On Sundays, a lot of guests come to the Manor, so the usual car park fills up quickly and the majority of cars are parked on the field nearest to the temple. Devotees are required to manage the field to make sure space is used optimally. Whilst doing that service earlier today, I saw a small stretch of water at the edge of the road and was reminded of the river Yamunā. For a fleeting moment, something stirred deep in my heart; as tears threatened to fall from my eyes, I thought to myself, where is He who wanders in the forests along the banks of the Yamunā?
Since there is nothing that is beyond His power, there’s no one better to depend on than Kṛṣṇa. When the cowherd boys of Vṛndāvana came across the demon Aghāsura, who had taken on the form of a giant python and whose open mouth resembled a vast cave that stretched up into the clouds, they were unafraid to enter the demon’s mouth. In fact, Śrīmad-Bhāgavatam 10.12.24 mentions that the cowherd boys laughed loudly and clapped their hands as they entered Aghāsura’s mouth. They had full faith that Kṛṣṇa would protect them, and thus they felt no fear.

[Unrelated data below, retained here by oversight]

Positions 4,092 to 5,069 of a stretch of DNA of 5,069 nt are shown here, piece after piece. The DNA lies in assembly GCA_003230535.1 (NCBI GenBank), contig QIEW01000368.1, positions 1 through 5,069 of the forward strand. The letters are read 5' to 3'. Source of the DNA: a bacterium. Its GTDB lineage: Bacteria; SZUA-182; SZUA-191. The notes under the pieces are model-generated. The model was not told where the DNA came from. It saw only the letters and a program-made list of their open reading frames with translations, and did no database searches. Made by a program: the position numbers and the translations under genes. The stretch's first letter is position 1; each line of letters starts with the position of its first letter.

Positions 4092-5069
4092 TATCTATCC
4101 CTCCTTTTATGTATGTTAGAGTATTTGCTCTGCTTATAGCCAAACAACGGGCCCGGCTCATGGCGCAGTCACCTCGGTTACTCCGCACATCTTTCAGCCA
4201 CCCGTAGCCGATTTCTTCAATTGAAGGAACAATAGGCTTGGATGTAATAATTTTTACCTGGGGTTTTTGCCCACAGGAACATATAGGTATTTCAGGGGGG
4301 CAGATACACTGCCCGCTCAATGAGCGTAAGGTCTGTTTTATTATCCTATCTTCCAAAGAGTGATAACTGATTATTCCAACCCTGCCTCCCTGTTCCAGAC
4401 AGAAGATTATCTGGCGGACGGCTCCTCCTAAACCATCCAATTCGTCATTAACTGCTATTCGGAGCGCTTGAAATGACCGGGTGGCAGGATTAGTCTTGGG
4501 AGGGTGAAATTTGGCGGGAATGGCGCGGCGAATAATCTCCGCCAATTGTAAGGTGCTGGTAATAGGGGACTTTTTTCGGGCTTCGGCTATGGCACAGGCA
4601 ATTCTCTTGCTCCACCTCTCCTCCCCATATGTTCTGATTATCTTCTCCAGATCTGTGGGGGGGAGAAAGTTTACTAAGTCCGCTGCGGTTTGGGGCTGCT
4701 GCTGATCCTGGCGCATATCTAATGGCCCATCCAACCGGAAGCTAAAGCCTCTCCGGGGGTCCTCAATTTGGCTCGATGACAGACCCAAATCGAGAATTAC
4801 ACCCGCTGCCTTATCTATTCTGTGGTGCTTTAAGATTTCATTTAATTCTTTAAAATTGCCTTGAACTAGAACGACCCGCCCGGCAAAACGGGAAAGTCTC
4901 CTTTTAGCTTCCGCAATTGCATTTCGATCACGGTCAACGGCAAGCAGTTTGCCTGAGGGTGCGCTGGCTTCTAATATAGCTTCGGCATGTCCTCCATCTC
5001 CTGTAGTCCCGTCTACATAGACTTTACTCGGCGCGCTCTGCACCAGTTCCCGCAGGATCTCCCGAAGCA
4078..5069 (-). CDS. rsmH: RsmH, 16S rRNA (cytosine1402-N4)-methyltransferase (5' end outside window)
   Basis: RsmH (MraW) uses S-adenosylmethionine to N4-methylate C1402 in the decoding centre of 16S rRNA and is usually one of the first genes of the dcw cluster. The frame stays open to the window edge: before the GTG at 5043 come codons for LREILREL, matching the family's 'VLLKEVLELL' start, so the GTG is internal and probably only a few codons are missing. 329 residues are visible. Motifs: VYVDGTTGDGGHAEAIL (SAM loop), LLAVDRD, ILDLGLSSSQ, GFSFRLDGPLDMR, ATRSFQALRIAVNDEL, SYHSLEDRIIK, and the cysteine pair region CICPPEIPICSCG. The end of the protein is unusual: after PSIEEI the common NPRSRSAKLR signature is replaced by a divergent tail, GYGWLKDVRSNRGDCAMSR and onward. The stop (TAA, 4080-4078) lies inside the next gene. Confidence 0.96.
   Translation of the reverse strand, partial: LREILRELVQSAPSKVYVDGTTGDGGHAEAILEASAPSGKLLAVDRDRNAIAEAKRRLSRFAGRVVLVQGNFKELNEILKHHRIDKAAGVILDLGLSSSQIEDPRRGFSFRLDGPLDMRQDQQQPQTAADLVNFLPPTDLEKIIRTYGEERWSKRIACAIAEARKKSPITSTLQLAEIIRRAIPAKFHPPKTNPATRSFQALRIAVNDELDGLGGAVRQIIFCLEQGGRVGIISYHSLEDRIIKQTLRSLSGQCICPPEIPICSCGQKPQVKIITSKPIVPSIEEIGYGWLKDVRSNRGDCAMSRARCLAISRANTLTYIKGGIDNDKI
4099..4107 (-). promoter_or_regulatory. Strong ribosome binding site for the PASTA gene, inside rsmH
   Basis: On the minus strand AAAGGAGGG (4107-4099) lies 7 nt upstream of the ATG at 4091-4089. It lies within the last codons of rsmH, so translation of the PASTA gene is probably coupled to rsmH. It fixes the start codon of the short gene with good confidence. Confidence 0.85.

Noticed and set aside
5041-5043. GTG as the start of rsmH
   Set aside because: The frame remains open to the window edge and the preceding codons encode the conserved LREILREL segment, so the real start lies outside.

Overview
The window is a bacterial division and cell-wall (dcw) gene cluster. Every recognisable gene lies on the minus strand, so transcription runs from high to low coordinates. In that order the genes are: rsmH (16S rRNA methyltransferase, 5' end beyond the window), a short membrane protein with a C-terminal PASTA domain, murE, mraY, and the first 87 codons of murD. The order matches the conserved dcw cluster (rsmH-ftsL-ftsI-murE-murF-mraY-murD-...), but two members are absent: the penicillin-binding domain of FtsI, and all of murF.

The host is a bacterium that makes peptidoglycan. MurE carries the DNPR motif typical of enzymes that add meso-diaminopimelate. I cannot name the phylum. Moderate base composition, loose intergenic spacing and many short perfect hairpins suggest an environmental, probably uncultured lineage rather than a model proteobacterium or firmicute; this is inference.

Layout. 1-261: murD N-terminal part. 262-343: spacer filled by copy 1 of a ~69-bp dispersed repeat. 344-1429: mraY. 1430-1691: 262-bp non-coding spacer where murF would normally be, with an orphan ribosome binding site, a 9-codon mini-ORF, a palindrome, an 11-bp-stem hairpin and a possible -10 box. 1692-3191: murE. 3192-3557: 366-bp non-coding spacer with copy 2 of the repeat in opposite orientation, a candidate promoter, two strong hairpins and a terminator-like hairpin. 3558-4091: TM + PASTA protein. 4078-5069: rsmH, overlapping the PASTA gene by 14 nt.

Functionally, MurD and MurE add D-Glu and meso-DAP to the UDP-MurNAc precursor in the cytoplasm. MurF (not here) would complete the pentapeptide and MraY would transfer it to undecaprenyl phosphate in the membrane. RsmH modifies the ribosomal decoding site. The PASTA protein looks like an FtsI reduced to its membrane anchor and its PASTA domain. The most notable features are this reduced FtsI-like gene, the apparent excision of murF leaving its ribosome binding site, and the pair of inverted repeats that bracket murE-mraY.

When we are completely dependent on Kṛṣṇa, we become fearless and are willing to take on any risk in order to share Kṛṣṇa consciousness with others. On our own, we cannot achieve much, but if we allow Kṛṣṇa to use us as His instrument, we will be able to achieve incredible things. Śrīla Prabhupāda is the perfect example of this; because he was fully surrendered to Kṛṣṇa and desired only to serve Him, Prabhupāda achieved far more than any ordinary person could ever dream of achieving.